HAVE PRO-P0T EF­FORTS GONE UP IN SMOKE AT CAPI­TOL?

Backer of mea­sure says he’s set­ting the stage for the next ses­sion.

Austin American-Statesman - - FRONT PAGE - By Bob Sech­ler bsech­ler@states­man.com

Prospects are dim for a pro­posed law that would de­crim­i­nal­ize most low-vol­ume pot pos­ses­sion in Texas as the spe­cial ses­sion of the state Leg­is­la­ture winds down, but back­ers made an ef­fort Wed­nes­day to pre­vent them from go­ing up in smoke en­tirely and to set the stage for con­tin­ued ad­vo­cacy of the is­sue.

A hand­ful of sup­port­ers of House Bill 334 — which would re­duce the penalty for pos­ses­sion of small amounts of mar­i­juana in the state to that of most traf­fic tick­ets — turned out for a pub­lic hear­ing at the Capi­tol, say­ing it will free up law en­force­ment re­sources to fight se­ri­ous crimes and will pre­vent oth­er­wise law-abid­ing cit­i­zens from fac­ing po­ten­tially life-al­ter­ing crim­i­nal pros­e­cu­tion.

The in­tent of the hear­ing, held by the House Com­mit­tee on Crim­i­nal Jurispru­dence, was mainly tac­ti­cal, be­cause Gov. Greg Ab­bott sets the agen­das for spe­cial ses­sions and hasn’t in­cluded mar­i­juana de­crim­i­nal­iza­tion or any other mar­i­juana-re­lated is­sues in the cur­rent one, which ends next week.

But state Rep. Joe Moody, D-El Paso — who chairs the jurispru­dence com­mit­tee and spon­sored

HB 334 — said that con­tin­u­ing to work on the bill now by so­lic­it­ing in­put will bet­ter po­si­tion it for suc­cess dur­ing the next reg­u­lar ses­sion of the state Leg­is­la­ture in 2019. Moody has spon­sored de­crim­i­nal­iza­tion bills in the past two reg­u­lar leg­isla­tive ses­sions that were un­suc­cess­ful.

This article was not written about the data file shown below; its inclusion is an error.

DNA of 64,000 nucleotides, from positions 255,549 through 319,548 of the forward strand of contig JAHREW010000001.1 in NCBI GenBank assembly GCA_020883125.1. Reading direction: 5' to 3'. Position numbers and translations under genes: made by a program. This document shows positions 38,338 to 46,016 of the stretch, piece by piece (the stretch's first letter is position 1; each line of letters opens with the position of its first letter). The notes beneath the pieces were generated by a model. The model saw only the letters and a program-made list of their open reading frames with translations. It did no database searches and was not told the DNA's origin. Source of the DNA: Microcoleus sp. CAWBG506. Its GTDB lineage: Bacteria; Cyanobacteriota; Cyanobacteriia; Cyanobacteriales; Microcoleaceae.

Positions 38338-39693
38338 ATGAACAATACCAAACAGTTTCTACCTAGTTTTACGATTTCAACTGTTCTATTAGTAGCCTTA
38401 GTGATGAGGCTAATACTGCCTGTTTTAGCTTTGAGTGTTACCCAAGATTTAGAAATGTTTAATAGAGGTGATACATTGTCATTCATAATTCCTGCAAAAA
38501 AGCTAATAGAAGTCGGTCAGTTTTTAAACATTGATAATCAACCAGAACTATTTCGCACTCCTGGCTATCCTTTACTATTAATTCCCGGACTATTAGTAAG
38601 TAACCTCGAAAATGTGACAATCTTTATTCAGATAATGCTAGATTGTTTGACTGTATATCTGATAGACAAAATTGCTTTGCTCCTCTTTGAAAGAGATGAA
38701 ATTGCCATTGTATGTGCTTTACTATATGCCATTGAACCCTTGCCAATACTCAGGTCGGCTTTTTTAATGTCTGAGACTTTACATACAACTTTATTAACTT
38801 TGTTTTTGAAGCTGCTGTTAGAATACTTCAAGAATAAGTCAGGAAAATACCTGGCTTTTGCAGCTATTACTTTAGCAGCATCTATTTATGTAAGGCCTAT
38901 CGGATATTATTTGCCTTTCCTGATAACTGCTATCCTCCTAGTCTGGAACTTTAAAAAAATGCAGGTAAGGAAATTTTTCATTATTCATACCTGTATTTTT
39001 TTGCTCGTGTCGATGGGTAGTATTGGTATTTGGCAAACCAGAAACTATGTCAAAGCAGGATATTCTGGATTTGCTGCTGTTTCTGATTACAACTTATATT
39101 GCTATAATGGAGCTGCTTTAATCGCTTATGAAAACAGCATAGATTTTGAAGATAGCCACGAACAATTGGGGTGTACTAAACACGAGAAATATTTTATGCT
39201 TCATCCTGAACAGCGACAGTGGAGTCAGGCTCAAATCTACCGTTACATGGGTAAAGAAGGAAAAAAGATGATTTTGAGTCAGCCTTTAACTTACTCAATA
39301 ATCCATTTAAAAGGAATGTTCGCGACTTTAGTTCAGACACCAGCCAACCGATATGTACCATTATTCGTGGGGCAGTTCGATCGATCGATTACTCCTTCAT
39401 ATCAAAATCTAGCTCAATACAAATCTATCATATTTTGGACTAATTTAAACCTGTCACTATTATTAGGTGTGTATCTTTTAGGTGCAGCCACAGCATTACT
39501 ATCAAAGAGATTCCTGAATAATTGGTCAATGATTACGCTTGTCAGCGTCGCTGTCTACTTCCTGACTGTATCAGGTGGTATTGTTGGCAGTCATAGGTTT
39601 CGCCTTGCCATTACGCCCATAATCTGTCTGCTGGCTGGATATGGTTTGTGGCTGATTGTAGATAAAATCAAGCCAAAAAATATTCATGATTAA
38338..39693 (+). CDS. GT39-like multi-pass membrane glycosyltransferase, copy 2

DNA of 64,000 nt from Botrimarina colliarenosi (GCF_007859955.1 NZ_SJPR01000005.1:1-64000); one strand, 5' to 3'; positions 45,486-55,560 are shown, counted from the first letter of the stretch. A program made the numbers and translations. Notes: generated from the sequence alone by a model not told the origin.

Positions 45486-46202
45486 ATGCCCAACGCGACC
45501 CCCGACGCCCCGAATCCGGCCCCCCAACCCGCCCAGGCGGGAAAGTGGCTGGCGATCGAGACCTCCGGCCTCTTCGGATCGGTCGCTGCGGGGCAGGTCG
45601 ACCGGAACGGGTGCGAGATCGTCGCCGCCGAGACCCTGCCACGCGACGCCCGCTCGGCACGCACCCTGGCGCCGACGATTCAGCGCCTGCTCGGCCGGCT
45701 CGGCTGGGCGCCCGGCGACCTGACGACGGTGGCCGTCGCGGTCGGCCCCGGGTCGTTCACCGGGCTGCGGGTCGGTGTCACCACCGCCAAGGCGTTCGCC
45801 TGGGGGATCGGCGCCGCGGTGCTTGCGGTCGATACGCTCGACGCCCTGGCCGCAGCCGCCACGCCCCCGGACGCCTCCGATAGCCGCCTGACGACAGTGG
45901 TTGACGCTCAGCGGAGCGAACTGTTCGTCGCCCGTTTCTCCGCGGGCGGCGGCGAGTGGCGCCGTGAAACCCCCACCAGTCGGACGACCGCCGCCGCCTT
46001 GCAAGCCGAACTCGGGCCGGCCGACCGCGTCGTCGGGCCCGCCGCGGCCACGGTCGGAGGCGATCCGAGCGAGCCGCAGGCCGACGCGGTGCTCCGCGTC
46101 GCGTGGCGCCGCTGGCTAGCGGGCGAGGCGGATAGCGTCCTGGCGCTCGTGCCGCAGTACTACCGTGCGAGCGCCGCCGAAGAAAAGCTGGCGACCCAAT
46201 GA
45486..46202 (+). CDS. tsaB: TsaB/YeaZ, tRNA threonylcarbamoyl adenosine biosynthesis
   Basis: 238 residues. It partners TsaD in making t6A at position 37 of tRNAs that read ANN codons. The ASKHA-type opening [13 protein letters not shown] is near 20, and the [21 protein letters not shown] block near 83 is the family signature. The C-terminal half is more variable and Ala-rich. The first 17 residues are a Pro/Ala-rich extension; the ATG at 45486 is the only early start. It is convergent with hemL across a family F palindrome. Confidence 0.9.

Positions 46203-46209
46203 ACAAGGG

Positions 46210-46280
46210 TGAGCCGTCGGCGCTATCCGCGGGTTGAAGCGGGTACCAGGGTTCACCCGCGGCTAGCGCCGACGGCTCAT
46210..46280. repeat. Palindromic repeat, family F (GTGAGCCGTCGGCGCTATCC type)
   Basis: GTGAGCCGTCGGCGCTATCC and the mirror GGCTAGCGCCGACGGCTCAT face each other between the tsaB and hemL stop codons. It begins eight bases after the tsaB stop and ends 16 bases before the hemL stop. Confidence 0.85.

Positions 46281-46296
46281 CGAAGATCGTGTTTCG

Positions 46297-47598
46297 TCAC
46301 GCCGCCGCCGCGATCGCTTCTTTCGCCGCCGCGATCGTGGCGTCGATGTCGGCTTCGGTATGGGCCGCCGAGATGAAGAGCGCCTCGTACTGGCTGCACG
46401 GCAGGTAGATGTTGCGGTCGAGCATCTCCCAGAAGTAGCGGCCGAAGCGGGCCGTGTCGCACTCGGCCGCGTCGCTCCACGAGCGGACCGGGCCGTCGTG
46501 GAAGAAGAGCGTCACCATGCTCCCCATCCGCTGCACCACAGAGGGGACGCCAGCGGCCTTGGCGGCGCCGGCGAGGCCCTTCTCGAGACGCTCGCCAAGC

“This is an op­por­tu­nity to get a head start” on the next ses­sion, Moody told the Amer­i­can-States­man. “I don’t in­tend to not take the op­por­tu­nity to delve into this is­sue.”

Mean­while, there’s a chance — al­beit a small one — that Ab­bott could opt to add mar­i­juana-re­lated is­sues to the agenda dur­ing the wan­ing days of the cur­rent spe­cial ses­sion. If that hap­pens, HB 334 could be taken up by the full House quickly be­cause the re­quired pub­lic hear­ing on it al­ready has taken place.

Moody said he doubts Ab­bott will add the is­sue to the spe­cial ses­sion. Spokes­men for Ab­bott didn’t re­spond to re­quests for com­ment, but in the past the gov­er­nor has voiced op­po­si­tion to mar­i­juana le­gal­iza­tion.

HB 334 would make pos­ses­sion of small amounts of mar­i­juana a civil, not crim­i­nal, of­fense for a per­son’s first three ci­ta­tions. A sim­i­lar bill spon­sored by Moody cleared a key com­mit­tee dur­ing the reg­u­lar leg­isla­tive ses­sion this spring and was sched­uled for a po­ten­tially his­toric vote by the full House, but it got caught in a log­jam of bills as the ses­sion came to a close and was never taken up for con­sid­er­a­tion.

Un­der HB 334, law en­force­ment of­fi­cers would write tick­ets for pos­ses­sion of an ounce or less of mar­i­juana in­stead of mak­ing ar­rests. Peo­ple is­sued those tick­ets would pay fines of up to $250, do com­mu­nity ser­vice or at­tend sub­stance-abuse classes, but wouldn’t suf­fer the per­ma­nent stigma of hav­ing a crim­i­nal record and wouldn’t crowd lo­cal courts and jails. Cur­rent Texas law cat­e­go­rizes pos­ses­sion of 2 ounces or less of mar­i­juana as a Class B mis­de­meanor, pun­ish­able by up to a $2,000 fine and six months in jail.

RALPH BARRERA / AMER­I­CAN-STATES­MAN

State Rep. Joe Moody, D-El Paso, held a pub­lic hear­ing Wed­nes­day for his House Bill 334, which would make pos­ses­sion of small amounts of mar­i­juana a civil in­frac­tion.

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